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    Debra Johnson Garcia instructs a Head Start class at Grand Oaks Elementary using donated children’s books. From left are Mareli Marcileno, 5, Serfio Vargas, 4, and Diana Garcia, 5.

  • Celeste Roseberry-McKibbin worries that children who can't read at their grade level will end up in jail later in life.


    A teacher's flash cards help a Head Start class associate sounds with letters at Grand Oaks Elementary School.

CSUS professor on a mission to collect needed children's books

Published: Friday, Mar. 29, 2013 - 12:00 am | Page 1B
Last Modified: Monday, Apr. 1, 2013 - 8:14 am

Celeste Roseberry-McKibbin teaches speech pathology at California State University, Sacramento, by day and collects books for children by night.

In the past four years, she has donated more than 26,000 books for underserved grade school children in the region.

"How can you read and be a good student if you don't have any books?" Roseberry-McKibbin said on a recent morning at Grand Oaks Elementary in Citrus Heights, where she serves as a part-time speech therapist.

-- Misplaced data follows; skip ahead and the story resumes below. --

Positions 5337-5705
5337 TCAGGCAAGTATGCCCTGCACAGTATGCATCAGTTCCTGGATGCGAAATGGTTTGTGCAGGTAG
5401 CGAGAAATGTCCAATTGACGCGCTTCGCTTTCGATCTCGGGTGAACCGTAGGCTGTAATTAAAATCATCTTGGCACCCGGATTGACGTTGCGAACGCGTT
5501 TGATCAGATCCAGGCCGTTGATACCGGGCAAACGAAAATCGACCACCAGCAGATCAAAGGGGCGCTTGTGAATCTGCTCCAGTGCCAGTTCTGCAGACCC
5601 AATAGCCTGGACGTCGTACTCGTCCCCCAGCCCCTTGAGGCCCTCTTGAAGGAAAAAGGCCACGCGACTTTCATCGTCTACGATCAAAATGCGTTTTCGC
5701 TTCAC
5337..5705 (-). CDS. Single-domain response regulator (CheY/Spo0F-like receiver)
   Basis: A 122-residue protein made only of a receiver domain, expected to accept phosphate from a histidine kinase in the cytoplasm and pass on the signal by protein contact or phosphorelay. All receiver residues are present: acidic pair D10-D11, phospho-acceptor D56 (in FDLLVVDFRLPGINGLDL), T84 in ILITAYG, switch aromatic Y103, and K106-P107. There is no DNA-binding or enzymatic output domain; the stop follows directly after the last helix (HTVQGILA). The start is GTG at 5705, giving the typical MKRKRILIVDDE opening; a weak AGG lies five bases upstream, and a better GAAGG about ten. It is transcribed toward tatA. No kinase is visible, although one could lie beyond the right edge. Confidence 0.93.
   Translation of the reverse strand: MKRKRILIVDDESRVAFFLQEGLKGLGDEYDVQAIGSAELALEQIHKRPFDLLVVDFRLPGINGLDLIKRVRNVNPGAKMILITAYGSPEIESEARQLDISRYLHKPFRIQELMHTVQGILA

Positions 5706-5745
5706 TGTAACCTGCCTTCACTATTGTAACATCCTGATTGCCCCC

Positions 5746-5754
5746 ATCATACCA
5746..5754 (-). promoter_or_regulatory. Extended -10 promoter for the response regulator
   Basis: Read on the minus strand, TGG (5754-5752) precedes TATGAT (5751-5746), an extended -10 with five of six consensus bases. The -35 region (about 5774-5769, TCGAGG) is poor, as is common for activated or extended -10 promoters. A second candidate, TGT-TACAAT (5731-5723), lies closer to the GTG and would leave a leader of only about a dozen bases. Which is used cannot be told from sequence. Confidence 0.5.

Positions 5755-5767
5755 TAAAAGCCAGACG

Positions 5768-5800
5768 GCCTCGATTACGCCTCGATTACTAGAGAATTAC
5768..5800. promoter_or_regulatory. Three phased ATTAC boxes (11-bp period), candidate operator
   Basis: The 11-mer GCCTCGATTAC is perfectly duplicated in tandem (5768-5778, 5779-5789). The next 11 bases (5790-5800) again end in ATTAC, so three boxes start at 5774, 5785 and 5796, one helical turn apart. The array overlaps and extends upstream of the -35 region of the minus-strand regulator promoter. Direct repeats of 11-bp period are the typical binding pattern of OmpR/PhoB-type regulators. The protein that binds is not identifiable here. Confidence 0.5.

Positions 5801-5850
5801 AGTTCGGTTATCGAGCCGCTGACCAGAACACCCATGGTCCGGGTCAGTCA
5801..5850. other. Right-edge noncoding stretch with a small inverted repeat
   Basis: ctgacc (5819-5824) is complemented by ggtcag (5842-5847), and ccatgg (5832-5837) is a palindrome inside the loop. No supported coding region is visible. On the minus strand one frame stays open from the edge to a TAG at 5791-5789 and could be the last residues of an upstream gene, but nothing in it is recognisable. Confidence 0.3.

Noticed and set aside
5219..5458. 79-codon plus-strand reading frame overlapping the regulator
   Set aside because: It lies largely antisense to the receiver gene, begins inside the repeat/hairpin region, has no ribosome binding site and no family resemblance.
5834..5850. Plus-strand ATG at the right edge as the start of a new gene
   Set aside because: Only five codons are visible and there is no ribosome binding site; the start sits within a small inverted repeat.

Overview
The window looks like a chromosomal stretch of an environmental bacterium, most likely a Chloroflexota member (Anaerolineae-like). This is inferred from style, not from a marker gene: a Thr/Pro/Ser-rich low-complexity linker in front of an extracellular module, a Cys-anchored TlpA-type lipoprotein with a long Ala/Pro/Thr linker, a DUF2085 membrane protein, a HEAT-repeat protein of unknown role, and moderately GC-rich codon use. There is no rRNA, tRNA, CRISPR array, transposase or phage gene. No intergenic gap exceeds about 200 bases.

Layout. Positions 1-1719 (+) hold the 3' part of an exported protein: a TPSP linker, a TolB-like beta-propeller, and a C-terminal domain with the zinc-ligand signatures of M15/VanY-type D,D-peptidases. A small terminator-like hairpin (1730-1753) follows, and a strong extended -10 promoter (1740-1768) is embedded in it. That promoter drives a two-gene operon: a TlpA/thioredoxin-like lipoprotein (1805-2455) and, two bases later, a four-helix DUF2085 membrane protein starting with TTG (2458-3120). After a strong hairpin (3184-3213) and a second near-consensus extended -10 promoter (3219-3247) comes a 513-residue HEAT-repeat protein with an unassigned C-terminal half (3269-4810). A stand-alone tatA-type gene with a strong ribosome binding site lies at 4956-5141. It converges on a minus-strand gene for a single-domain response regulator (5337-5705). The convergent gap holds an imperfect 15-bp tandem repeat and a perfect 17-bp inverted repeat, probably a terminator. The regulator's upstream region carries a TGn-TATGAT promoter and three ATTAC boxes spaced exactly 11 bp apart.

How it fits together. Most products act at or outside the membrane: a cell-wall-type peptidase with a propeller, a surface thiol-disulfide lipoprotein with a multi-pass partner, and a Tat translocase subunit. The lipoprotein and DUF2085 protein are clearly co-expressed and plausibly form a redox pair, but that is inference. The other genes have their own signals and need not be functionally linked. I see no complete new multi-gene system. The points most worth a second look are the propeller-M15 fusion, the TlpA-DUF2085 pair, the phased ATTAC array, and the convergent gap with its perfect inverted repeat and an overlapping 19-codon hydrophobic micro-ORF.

The longtime professor once relied on churches, friends and students nudged on by extra points for her book donations. Now, she is taking the book drive public.

"If you can't read, you'll likely end up incarcerated," Roseberry-McKibbin said, citing studies that show there is one book available to every 300 low-income children.

The fruits of Roseberry-McKibbin's book drive were on display last week when the professor read to students while visiting the Head Start preschool classroom at Grand Oaks Elementary.

"The kids love the books," said preschool teacher Stormy Dickens. "We get a good assortment."

In the last two years, the class of 20 has received 350 books for children to take home or read at school.

In addition, Dickens has created a school mini-library for students and parents to use.

The availability of books also helps children cope with reading disorders, said Debra Johnson Garcia, a speech language pathologist at Grand Oaks.

"If they don't know how to read, they can't get ahead," she said. "It's critical to get kids reading at grade level by third grade," because language development happens early on.

According to Roseberry-McKibbin, the goal is to get another 24,000 books by December. Since 2008, she has contributed 5,000 books out of her own pocket.

For more information and donation locations, go to or email

Lightly used children's books can also be donated at Sacramento Food Bank & Family Services.

Call The Bee's Richard Chang, (916) 321-1018. Follow him on Twitter @RichardYChang.

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